More safety items are recommended in the Robot Building Safety article.


Storage Systems are a primary concern - make sure you have storage for your components and your tools. A good portable toolkit is a must, as are component trays - and somewhere to put away your job between sessions.

Ensure you stow away tools when you are done working, and ensure you can put the work-in-progress masterpiece somewhere it won’t be trodden on, kicked or knocked over.

  • Fish Tackle Trays or component racks- If you have many components (electronics, nuts and bolts, Lego ), think how they can be filed away and easily retrieved. Fish Tackle trays are good for this.
  • Press Seal Bags - Another useful thing are press seal bags - these can be used to store many components with varying parameters in a tray.
  • Labels - Whatever you use, label it well and give yourself pointers to find things with. Put labels on each bag/tray compartment. Then on the sides, put quick reference markers too.

Other tools

  • Screwdriver set - A set of screwdrivers will be essential for anyone going beyond kit level. Ensure that you have at least a few sizes of posi, and flathead, as well as some finer jewellers screwdrivers. Try to buy ones with good handles, your palms will thank you for it.
  • Socket Set - For dealing with bolts and nuts, one of these is also handy. A ratchet handle is useful here. These often come combined with a screwdriver set.
  • Electric Cordless Screwdriver - These are great if you are likely to have a lot of screws to undo/redo. Especially handy for Salvage and repair. What’s more they may be usable as a drill for light work. More on drills later.
  • Long Nose Pliers - These are useful for bending and straightening component leads and other small scale tasks of pulling things through.
  • Large (Bulkhead) Pliers - Handy for bending things into shape, or gripping and pulling when you do not want to get your hands too close.
  • A small hammer - to tap away on small jobs, put nails in. Use hammers carefully - as they can easily damage things. If something needs to be bent into shape, consider using large pliers for it.
  • A craft knife, or set of - Handy for cutting, and scoring cardboard or thin plastic, as well a cutting through sprues and removing moulding marks on moulded parts. Throw away blunt ones - adding more pressure to a blunt knife is dangerous and will probably mess up the work anyway.
  • Scissors - Handy for cutting paper, card, string and also pneumatic tubes. Ensure they are not blunt, and do not force them through something they do not cut through easily.
  • Bolt Cutters - Sometimes, heavy duty cutting is required. If large cables or welded pieces need a snip, these are what you will need. Please get the right scale for the right job though.
  • Hacksaw - For getting through metal cases in Salvage and also for cutting metal into shape, a hacksaw of the right size for the job should be used.
  • Wood Saw - Clearly if wood is to be used, a proper wood saw will be needed. The Stanley Jetcut seems to be a good model. Again - scale it to the size of the job - this is not a one-size-fits-all arrangement.
  • Crocodile Saw - This is simply a wood saw blade on an electric mechanism. They are to be used with care, and they should be kept at low speeds to avoid the blades bending.
  • Jigsaw - If many complex cuts are needed, then a jigsaw should be used. This is a sharp powertool, and care should be taken. Some jigsaws may also be used as crocodile saws and vice versa.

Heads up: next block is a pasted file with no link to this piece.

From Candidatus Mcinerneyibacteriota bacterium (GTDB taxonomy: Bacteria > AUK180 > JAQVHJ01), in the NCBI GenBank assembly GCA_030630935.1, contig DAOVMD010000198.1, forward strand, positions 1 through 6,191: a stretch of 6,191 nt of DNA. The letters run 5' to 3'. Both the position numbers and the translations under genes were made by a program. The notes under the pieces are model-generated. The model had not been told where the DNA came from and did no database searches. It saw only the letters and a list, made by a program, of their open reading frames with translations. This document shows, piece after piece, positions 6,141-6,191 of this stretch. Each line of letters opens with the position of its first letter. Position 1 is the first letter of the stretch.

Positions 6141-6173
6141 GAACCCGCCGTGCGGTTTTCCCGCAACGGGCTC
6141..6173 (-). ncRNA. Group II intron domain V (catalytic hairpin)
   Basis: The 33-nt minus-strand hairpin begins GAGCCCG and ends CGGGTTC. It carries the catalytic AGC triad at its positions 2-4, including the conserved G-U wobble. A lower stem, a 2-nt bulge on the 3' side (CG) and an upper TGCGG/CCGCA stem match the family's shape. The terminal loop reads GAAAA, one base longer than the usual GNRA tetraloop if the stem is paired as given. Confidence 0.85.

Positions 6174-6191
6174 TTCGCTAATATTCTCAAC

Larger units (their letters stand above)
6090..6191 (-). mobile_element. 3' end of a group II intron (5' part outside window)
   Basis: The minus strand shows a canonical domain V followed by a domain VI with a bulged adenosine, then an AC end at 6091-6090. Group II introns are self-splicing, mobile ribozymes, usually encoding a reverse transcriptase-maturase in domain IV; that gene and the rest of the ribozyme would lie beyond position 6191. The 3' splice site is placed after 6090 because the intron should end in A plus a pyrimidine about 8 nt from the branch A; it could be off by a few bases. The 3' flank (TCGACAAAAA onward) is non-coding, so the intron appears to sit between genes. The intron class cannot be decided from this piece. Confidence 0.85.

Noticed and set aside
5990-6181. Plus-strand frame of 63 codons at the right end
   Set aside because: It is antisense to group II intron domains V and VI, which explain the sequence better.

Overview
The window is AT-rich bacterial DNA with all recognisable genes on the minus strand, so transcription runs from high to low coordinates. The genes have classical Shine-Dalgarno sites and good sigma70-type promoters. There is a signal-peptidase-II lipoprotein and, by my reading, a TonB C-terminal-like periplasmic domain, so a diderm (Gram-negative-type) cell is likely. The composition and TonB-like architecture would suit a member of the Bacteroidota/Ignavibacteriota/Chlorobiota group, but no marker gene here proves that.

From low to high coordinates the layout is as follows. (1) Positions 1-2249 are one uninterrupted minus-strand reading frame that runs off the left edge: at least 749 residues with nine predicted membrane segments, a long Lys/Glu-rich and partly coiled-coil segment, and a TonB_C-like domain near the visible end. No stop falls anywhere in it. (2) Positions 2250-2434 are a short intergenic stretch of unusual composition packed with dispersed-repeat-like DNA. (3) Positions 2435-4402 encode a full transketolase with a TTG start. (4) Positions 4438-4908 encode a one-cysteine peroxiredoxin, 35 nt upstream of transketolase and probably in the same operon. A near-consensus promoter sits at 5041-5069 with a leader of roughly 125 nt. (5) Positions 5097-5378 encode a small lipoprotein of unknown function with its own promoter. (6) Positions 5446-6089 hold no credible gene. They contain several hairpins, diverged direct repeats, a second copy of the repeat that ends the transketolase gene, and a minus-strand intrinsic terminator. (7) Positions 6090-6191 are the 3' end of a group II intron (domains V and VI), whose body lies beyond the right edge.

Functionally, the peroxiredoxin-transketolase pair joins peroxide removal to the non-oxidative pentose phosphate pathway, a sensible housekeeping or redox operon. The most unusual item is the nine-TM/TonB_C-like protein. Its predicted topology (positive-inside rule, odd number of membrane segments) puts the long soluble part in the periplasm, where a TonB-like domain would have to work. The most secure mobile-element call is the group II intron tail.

• Drill - A robot builder will probably need to make a few holes, and while a cordless screwdriver may be able to do many, a proper drill may be necessary. A “hobby-tool” (Aka a Dremel) is even more versatile allowing grinding out holes and disc cutting. If many precise holes need to be made, a drill press should be considered. There is currently a drill-press available to fit a Dremel, which will also work with other brands of hobby tool - this is a rather awesome combination.


  • Wire Strippers - A proper wire stripping tool should be used to bare wires. The cheapest ones are okay, but can be awkward to use and do not ensure uniform stripping length. More expensive ones allow the stripping length to be set. Again - never use your teeth or scissors for this job.
  • Wire cutters - to clip cables as you run them. Never use your teeth or scissors for this.
  • Soldering - A soldering kit is worth spending a whole page on. Please see our section on Soldering for more information.
  • MultiMeter - These can be used for checking batteries (a check worth doing first on a misbehaving robot), and also checking many other components. Please read the MultiMeter section for more.
  • Oscilloscope - Required for viewing and isolating signals. Please read the Oscilloscope section.
  • Signal Generator - One of these that can at least generate a square wave is useful for creating basic clocking for logic. If you are looking at ideas for BEAM robots, a sine wave generator may allow you to test the mechanism before sticking on the electronics.


If you are soldering, cutting, drilling, painting or even just tapping an item, safety of your eyes should be your first priority. Again these are relatively inexpensive(less than a tenner), but being a good brand, are comfortable and hard wearing. Uncomfortable and easily broken goggles will just not be worn- which means your eyes will be in danger again.

If you are going to invest in soldering equipment - you should make sure you have a soldering stand. This is inexpensive, and Draper are a trusted brand. There is no good reason not to use a holder when soldering.

These days, temperature controlled soldering irons are inexpensive. This is a good way to have the temperatures needed for different solder jobs.

If you are going to be soldering a lot, you probably do not want to put burn marks into your (or your mums) French polished table. It is worth having a Soldering Mat if you do not have a dedicated space for soldering.

A multimeter is an essential tool. Ensure you buy a digital one like this as the analogue ones really do not live up to what a roboticist will require.

Jewellers screwdrivers are essential when you are building robots, as you will encounter many things both for building and salvage which require them. They are also quite useful at sorting out misbehaving spectacles.

This type of lamp is flexible, bright, and comes with a magnifier too. It is ideal for precision jobs.